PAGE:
Remembering 60 years ago

Several years ago I opened a box of papers and found this Hallmark Date Book 1955.

Memories are the food for my stories so finding an old personal calendar to fill in gaps is a great blessing.

By January 1 1955 Jim Schoettler and I  were a couple. Most dates are marked with something to do with "dating" Jim from a "coffee with Jim" to "marrying Jim today" on December 30.

So - today --- 60 years ago - - I was excited and nervous as I packed the last items in my suitcase so I would be ready to leave home tomorrow  - - for a honeymoon week-end in Washington, DC before we put the key in the lock at our waiting apartment in Baltimore. We never guessed that we would return to the Washington area in 1964 and live out our lives there.

During the polo epidemic of 1944 my mother became so frightened for our safety that she arranged for me and my sister Lynda to live with the Sisters of Mercy at their "mother house" in Belmont, NC. She felt that living on their farm would be safer for us. I celebrated my ninth birthday there that summer - and I also learned how important receiving mail can be which has left me with a particular appreciation and love of letters.

My love of letters continued whether they were mine or written by strangers. Years later as I delved into genealogy and storytelling I became enamored with old letters because of the stories they hold. I look for letters in old boxes in back rooms, in library collections and in local history files. 

One afternoon at the Historical Society in the District of Columbia I asked to read "domestic files" and I found this letter - 

In 1845, from her parental home in Washington, DC, Normanstone, Dora Barnard writes to her finance John Higgins three days before their wedding.

Normanstone, 1845

My dear Sir,

I fully intended writing yesterday but was prevented. I have attended to your requests and I have finished sewing much to my relief.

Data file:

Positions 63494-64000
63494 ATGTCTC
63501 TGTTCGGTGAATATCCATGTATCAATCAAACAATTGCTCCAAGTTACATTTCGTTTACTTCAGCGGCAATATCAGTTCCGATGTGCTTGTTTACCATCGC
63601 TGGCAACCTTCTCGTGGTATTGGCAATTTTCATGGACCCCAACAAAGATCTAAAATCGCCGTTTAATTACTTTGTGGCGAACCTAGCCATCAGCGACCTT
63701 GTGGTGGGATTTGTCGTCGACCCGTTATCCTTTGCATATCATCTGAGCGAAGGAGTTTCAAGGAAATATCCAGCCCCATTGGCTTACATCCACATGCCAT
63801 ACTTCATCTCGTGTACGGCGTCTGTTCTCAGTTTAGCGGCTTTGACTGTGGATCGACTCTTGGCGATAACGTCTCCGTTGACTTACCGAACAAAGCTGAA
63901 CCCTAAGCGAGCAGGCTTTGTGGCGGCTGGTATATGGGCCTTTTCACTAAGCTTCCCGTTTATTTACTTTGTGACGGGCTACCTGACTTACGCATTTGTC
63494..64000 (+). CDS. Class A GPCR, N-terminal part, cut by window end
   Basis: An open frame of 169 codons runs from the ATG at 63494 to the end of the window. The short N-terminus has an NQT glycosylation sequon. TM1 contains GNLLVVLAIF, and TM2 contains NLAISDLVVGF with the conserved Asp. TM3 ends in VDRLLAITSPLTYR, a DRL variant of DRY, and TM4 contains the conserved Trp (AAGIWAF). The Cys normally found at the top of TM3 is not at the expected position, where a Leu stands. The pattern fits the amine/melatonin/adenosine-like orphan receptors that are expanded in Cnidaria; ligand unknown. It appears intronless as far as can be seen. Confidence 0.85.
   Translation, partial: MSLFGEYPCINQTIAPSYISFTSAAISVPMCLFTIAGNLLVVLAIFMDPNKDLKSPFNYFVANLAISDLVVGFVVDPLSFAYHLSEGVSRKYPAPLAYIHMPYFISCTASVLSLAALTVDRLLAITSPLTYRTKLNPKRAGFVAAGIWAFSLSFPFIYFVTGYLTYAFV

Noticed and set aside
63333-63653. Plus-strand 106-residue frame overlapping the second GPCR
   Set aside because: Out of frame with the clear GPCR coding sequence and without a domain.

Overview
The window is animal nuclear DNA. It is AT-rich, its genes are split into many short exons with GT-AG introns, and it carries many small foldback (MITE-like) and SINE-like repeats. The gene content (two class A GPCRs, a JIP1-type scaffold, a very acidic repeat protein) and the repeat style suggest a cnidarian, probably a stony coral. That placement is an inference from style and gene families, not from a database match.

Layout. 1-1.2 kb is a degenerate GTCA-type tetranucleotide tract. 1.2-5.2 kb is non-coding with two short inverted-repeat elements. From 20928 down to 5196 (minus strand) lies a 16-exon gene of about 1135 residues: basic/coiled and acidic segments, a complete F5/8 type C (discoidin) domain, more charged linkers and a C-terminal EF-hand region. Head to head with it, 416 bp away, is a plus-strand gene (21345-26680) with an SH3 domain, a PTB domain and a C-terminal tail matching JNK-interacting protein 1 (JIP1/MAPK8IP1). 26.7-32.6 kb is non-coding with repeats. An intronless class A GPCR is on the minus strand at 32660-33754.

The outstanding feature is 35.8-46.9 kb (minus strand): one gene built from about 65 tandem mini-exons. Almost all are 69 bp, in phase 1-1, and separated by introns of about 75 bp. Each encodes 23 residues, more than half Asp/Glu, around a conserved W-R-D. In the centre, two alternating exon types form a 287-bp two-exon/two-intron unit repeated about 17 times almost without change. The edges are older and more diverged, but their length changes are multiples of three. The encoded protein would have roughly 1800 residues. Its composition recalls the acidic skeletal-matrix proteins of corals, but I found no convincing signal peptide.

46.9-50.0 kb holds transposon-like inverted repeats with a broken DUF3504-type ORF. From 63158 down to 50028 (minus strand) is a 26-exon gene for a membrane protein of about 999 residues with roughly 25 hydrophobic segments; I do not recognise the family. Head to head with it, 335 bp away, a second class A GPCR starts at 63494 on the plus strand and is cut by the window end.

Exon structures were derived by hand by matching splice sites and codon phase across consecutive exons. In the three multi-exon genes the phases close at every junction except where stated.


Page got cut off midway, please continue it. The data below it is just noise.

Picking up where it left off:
I believe all planning is done, everything goes on smoothly. I went into the store room today to pack something away ready to be sent up and I deliberately sat down by the side of the trunk and took a good cry. That's just the way I am when I am excited.

Do not think it is regret, for my determination to leave all, and cleave to thee, Oh, no.
But this leaving causes struggles. I tremble also at the responsibility I am incurring. I suppose you are calmer than myself.

Now, good-bye till Tuesday.

Yours - - for the last time - - S. Dora Barnard

What a lovely surprise to find this sweet letter. When I read it I felt connected to Dora Barnard across 110 years.

Finding the little calendar brought back memories of how I felt the night before Jim and I married.  Writing this tonight reminded me of Dora's letter. I knew just where to find it because I often use it in a program about stories written in letter by ordinary women across the years.

Another gift from storytelling.

1 comment:

Still the Lucky Few said...

Imagine—addressing your future as "My Dear Sir"! How times have changed! These are precious artifacts, and it's so wonderful that you share them with us. Thank you!